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What is Pregnancy Discrimination?

 Discrimination based on pregnancy is illegal under both federal and state law. It is unlawful for an employer to discriminate against an employee based upon her pregnancy. An employer may not terminate an employee because she is pregnant. Additionally, an employer may not refuse to hire an employee because she is pregnant.


This includes discrimination based on pregnancy, childbirth, or related medical conditions. Employers have a number of responsibilities to employees who become pregnant. For instance, if a woman becomes pregnant, and with the advice of her doctor asks for a position that is less strenuous or hazardous the employer must transfer her to another position if it has one, or can make one without being "unduly burdened." Basically, if it is not too much trouble for the employer to accommodate the woman's needs, he has to do it. Pregnancy Family Medical Leave Federal Title VII Law does not explicitly require employers to grant Pregnancy leave, although it does prohibit Pregnancy discrimination. However, the Federal Law does require employers to grant medical leaves, which are applicable to pregnant women (See separate section on family and medical leave.)


The Ohio statutes specifically give pregnant employees the right to take a leave of absence for a reasonable period of time, not to exceed four months. The employer does not have to pay his employee during this time. A "reasonable period of time" is the time period where the woman is "disabled" because of her pregnancy, childbirth, or related medical conditions. "Disabled" in this context simply means she cannot work. During a Pregnancy leave, a woman may also use any vacation time she has accrued. Employers can require any employee who plans to take a pregnancy leave to give the employer reasonable notice of the date the leave will start and how long it is expected to last. Employers generally cannot force a pregnant employee to go on pregnancy family medical leave. It is there if the woman wants it. However, if the employer can show that the woman absolutely cannot do her job, or is "disabled" by the pregnancy, he may be allowed to make her take a leave of absence. This is, however, a very difficult situation for the employer, because it is likely that the pregnancy can somehow be accommodated, which means the woman should be allowed to stay.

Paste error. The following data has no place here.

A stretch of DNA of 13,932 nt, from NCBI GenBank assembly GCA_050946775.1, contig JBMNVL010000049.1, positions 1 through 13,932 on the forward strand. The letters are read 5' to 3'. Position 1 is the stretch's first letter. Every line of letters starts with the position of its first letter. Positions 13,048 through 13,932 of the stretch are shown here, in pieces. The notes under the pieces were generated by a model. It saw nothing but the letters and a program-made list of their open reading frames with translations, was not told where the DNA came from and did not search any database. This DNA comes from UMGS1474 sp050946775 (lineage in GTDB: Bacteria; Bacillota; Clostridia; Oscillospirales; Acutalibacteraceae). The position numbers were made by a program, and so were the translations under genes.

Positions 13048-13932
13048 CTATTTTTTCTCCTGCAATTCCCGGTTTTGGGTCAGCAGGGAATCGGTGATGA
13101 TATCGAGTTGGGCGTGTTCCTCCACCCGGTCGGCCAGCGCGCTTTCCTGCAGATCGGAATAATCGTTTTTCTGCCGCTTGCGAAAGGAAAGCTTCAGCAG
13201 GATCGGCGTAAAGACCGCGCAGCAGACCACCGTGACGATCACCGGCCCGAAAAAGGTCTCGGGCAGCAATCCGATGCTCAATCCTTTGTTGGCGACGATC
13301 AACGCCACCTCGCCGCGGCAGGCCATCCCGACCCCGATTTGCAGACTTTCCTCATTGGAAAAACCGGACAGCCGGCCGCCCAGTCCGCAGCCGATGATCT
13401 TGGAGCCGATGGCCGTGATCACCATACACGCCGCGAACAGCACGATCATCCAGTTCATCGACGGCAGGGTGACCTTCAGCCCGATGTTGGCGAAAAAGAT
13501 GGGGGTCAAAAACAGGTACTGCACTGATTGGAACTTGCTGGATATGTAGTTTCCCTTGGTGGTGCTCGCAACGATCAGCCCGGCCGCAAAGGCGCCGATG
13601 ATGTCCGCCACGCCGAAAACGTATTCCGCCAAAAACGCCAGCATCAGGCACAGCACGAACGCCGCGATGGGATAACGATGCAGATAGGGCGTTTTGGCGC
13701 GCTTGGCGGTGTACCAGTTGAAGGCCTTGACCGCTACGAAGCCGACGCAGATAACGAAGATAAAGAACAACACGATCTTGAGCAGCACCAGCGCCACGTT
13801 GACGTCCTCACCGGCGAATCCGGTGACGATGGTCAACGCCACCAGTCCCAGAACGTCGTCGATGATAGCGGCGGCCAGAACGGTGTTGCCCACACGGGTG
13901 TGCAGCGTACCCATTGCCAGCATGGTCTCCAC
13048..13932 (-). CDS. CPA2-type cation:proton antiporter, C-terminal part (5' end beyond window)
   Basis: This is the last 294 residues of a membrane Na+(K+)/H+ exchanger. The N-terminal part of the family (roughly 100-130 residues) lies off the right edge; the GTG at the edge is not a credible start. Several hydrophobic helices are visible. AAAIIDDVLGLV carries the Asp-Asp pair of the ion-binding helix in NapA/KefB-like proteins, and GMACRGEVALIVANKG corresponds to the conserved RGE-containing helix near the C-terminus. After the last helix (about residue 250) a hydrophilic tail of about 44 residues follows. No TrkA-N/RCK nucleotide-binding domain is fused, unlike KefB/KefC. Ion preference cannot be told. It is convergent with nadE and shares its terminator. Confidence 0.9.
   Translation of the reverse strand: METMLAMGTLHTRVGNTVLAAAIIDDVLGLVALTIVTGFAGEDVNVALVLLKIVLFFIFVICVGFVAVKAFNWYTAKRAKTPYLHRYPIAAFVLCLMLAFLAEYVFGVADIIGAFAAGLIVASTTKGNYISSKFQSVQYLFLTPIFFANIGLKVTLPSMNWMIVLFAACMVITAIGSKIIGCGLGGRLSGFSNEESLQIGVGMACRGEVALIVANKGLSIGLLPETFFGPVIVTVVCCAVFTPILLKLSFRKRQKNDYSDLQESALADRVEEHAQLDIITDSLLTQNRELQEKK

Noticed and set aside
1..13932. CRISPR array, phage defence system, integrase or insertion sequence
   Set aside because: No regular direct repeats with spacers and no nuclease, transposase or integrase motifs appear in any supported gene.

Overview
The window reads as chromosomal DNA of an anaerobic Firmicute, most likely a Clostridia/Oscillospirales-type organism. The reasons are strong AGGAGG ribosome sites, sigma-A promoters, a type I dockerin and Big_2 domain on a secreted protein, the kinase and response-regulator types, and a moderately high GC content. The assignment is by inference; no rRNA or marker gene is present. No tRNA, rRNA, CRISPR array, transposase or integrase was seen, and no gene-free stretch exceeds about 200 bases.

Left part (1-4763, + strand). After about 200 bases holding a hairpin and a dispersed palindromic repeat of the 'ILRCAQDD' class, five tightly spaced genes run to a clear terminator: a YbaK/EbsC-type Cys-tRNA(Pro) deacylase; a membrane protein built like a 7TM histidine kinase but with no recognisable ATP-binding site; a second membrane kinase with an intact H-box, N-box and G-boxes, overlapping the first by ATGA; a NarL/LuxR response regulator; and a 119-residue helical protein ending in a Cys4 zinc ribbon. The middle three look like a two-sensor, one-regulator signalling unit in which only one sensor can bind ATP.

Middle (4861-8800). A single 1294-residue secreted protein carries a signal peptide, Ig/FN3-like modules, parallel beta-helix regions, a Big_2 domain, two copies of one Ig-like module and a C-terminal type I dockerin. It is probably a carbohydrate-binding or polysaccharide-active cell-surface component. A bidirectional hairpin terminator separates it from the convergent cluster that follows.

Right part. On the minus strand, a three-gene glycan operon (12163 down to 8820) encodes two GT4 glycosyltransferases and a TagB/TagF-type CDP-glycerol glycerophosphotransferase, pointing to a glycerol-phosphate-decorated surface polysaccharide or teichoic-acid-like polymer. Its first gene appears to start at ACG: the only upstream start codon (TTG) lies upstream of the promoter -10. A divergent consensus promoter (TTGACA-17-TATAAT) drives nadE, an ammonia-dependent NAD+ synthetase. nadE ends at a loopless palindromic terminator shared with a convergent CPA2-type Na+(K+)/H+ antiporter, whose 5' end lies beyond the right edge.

The Law Firm of David A. Young, LLC represents executives and employees who have been discriminated against based upon their pregnancy throughout the State of Ohio. Attorney David Young has been certified by the Ohio State Bar Association as a Specialist in the area of Labor and Employment Law. Attorney Young has also been recognized as a Super Lawyer in the State of Ohio for the years 2009 through 2013.

        David Young is an excellent attorney. During our first meeting, I was impressed with his candor, and level of knowledge. I left our first meeting knowing I had hired someone I could trust. He was very pro-active in keeping me informed and he and his staff were always available whenever I had any questions or concerns. I have personally recommended David's services to several friends and would not hesitate recommending his services to anyone.

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